FILM FOUR: BRIDGE TO FREEDOM, 1965
I. BACKGROUND TO THE FILM. The Fifteenth Amendment, passed in 1870, prohibited racial discrimination in voting. However, almost one hundred years later, very few black Southerners had been allowed to vote. In 1962 in Alabama, only 13.4 percent of voting age blacks were registered to vote. A. In Dallas County, where Selma (population 30,000) was located, blacks made up one-half of the voting-age population, but only one percent were on the voting rolls. Just 156 of Selma’s 15,000 eligible voters were registered. B. In February, 1963, two SNCC workers started registration clinics, but found that it was difficult to persuade Selma’s blacks to register. Intimidation and fear of retaliation, as well as doubts about passing the literacy tests (then legal) all contributed to lack of response. But the work continued, nevertheless. II. THE FILM, PART ONE. THE SELMA VOTING DRIVE, 1965. A. Identify the people in the film: Gov. George Wallace Sheriff Jim Clark Amelia Boynton Jimmy Lee Jackson James Forman Rev. C. T. Vivian B. Questions to Consider: 1. After hearing the remarks of Malcolm X at the beginning of the film, why do you think it was becoming difficult to keep the movement for black equality non-violent? 2. Why was Martin Luther King awarded the Nobel Peace Prize in December, 1964? 3. Why did it take courage to register to vote in Selma? 4. Why were whites so hostile toward groups like SNCC? 5. Was the black leadership in Selma united or divided? Explain. 6. Describe Sheriff Jim Clark and his tactics. 7. What was unfair about the so-called “literacy test” given to new voters before they were considered qualified to vote? 8. What did King tell the people he was there to do? What methods did he use in Selma? 9. What happened to Amelia Boynton? What happened to the teachers who gathered in front of city hall? How did some of the students respond to seeing their teachers demonstrating? 10. After Rev. C. T. Vivian’s remarks to Sheriff Clark, what happened? Do you think Vivian was hoping Clark would overreact? Explain. 11. What happened to Jimmy Lee Jackson? How did people in Selma respond to his death? 12. Why did King and the SCLC propose fifty-mile march from Selma to Montgomery shortly after Jackson’s death? How did this cause a split in black leadership?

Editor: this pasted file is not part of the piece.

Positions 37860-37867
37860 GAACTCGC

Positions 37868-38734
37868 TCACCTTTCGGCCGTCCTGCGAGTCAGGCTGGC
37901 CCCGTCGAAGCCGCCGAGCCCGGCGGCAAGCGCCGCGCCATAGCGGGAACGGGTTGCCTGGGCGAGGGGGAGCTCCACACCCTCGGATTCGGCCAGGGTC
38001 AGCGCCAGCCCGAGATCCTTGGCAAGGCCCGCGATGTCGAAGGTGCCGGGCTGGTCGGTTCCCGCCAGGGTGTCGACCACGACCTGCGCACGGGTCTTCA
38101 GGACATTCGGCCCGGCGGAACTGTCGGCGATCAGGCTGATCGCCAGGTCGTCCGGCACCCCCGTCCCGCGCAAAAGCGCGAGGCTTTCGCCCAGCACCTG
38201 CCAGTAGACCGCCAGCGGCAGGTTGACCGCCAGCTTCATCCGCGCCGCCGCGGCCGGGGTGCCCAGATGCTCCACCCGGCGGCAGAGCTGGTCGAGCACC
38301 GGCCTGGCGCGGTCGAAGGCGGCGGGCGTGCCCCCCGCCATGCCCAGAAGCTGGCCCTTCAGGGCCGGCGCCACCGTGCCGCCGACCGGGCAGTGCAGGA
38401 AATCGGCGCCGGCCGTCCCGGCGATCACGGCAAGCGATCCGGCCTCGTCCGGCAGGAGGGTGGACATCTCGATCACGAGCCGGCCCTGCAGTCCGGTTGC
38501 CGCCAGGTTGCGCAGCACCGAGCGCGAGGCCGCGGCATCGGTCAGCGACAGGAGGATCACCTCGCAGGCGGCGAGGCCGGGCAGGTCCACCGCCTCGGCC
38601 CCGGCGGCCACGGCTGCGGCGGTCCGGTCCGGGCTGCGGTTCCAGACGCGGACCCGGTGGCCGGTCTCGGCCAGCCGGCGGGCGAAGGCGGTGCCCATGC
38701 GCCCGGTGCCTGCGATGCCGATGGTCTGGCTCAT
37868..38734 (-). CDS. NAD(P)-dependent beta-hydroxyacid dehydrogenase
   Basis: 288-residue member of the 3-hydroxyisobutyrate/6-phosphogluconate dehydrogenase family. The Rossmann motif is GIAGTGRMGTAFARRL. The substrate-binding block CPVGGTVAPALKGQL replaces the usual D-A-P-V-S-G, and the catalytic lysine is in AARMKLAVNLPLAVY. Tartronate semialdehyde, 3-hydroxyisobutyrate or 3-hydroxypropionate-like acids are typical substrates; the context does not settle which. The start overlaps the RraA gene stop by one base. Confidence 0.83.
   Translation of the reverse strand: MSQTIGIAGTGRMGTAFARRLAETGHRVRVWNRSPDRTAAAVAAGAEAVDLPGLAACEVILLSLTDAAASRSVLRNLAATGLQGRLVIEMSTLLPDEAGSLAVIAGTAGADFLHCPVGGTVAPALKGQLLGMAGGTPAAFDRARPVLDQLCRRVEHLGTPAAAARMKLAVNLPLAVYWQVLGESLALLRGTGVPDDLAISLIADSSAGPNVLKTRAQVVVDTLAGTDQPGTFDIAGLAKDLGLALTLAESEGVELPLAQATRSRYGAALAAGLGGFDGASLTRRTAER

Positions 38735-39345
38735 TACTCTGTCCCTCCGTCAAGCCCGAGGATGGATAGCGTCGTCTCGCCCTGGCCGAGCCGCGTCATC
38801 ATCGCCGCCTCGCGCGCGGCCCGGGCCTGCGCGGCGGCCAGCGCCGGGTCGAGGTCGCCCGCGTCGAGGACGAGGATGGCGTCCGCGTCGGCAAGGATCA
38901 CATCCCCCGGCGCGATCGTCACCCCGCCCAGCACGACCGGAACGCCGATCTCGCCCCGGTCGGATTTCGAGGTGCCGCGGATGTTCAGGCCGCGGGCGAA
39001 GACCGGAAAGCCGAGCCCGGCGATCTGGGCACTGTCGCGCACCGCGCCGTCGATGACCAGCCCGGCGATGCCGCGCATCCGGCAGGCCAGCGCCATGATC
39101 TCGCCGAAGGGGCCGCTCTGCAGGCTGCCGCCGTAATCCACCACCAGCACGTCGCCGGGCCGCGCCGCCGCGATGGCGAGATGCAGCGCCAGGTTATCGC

- NOTE: I recommend that the teacher stop the film after the scene where Gov. Wallace’s announcement that his state would not permit the march since it would tie up traffic on the highway. Discuss the mood of Selma and the problem of maintaining an orderly atmosphere. How were reporters being treated in Selma; were reporters merely recording history or where they “making history?” What were the risks?